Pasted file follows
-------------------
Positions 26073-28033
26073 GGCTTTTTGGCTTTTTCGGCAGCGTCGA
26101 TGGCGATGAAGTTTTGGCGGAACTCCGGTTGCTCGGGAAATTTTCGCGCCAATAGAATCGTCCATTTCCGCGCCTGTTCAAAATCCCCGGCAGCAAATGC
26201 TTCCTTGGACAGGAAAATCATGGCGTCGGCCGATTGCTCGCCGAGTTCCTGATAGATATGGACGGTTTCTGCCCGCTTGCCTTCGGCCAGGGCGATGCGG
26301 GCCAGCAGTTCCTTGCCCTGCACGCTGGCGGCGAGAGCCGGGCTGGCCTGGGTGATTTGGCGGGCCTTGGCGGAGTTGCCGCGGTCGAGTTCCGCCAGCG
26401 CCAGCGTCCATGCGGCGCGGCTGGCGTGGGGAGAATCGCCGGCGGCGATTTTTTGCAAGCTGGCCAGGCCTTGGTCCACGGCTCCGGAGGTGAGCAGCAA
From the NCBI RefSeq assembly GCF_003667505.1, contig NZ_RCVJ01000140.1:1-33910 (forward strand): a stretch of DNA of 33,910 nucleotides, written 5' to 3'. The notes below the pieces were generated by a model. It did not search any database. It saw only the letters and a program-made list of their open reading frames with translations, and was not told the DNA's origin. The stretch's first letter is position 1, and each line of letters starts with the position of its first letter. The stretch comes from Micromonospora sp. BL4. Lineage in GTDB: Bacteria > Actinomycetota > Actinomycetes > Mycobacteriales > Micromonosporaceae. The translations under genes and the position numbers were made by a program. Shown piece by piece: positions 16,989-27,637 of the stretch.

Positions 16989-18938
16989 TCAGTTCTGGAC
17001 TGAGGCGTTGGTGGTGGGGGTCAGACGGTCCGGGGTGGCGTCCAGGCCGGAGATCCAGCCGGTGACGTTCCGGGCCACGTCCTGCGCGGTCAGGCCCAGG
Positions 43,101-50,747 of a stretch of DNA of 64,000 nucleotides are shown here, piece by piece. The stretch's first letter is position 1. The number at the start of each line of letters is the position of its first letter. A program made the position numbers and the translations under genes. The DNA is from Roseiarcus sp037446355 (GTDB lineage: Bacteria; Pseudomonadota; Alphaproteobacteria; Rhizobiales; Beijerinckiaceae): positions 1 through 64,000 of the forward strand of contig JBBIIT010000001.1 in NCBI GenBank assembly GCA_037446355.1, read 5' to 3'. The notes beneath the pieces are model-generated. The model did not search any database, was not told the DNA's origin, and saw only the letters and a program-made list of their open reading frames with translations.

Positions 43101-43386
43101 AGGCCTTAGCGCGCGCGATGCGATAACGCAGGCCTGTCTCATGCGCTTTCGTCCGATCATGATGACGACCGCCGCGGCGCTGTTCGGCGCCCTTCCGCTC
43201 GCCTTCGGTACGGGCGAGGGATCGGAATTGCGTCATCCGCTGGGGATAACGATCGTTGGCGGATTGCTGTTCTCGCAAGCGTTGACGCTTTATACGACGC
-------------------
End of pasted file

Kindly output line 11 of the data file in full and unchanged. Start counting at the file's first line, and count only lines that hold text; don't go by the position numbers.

Positions 43,101-50,747 of a stretch of DNA of 64,000 nucleotides are shown here, piece by piece. The stretch's first letter is position 1. The number at the start of each line of letters is the position of its first letter. A program made the position numbers and the translations under genes. The DNA is from Roseiarcus sp037446355 (GTDB lineage: Bacteria; Pseudomonadota; Alphaproteobacteria; Rhizobiales; Beijerinckiaceae): positions 1 through 64,000 of the forward strand of contig JBBIIT010000001.1 in NCBI GenBank assembly GCA_037446355.1, read 5' to 3'. The notes beneath the pieces are model-generated. The model did not search any database, was not told the DNA's origin, and saw only the letters and a program-made list of their open reading frames with translations.